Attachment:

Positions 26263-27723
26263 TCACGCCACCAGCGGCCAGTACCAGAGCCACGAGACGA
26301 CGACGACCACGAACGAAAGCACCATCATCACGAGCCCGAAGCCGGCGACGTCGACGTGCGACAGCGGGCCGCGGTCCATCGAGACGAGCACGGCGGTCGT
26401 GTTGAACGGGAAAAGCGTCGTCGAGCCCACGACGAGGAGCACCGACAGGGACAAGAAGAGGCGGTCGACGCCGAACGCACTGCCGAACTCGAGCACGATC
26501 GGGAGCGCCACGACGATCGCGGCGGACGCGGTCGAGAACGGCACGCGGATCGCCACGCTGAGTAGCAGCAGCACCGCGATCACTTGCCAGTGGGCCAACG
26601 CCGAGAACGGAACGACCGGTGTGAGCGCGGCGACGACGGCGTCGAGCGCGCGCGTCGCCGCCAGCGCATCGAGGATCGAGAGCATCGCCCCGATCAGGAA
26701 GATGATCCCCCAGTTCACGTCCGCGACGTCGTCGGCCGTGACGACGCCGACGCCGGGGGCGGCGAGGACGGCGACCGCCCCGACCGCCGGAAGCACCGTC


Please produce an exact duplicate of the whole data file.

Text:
Positions 26263-27723
26263 TCACGCCACCAGCGGCCAGTACCAGAGCCACGAGACGA
26301 CGACGACCACGAACGAAAGCACCATCATCACGAGCCCGAAGCCGGCGACGTCGACGTGCGACAGCGGGCCGCGGTCCATCGAGACGAGCACGGCGGTCGT
26401 GTTGAACGGGAAAAGCGTCGTCGAGCCCACGACGAGGAGCACCGACAGGGACAAGAAGAGGCGGTCGACGCCGAACGCACTGCCGAACTCGAGCACGATC
26501 GGGAGCGCCACGACGATCGCGGCGGACGCGGTCGAGAACGGCACGCGGATCGCCACGCTGAGTAGCAGCAGCACCGCGATCACTTGCCAGTGGGCCAACG
26601 CCGAGAACGGAACGACCGGTGTGAGCGCGGCGACGACGGCGTCGAGCGCGCGCGTCGCCGCCAGCGCATCGAGGATCGAGAGCATCGCCCCGATCAGGAA
26701 GATGATCCCCCAGTTCACGTCCGCGACGTCGTCGGCCGTGACGACGCCGACGCCGGGGGCGGCGAGGACGGCGACCGCCCCGACCGCCGGAAGCACCGTC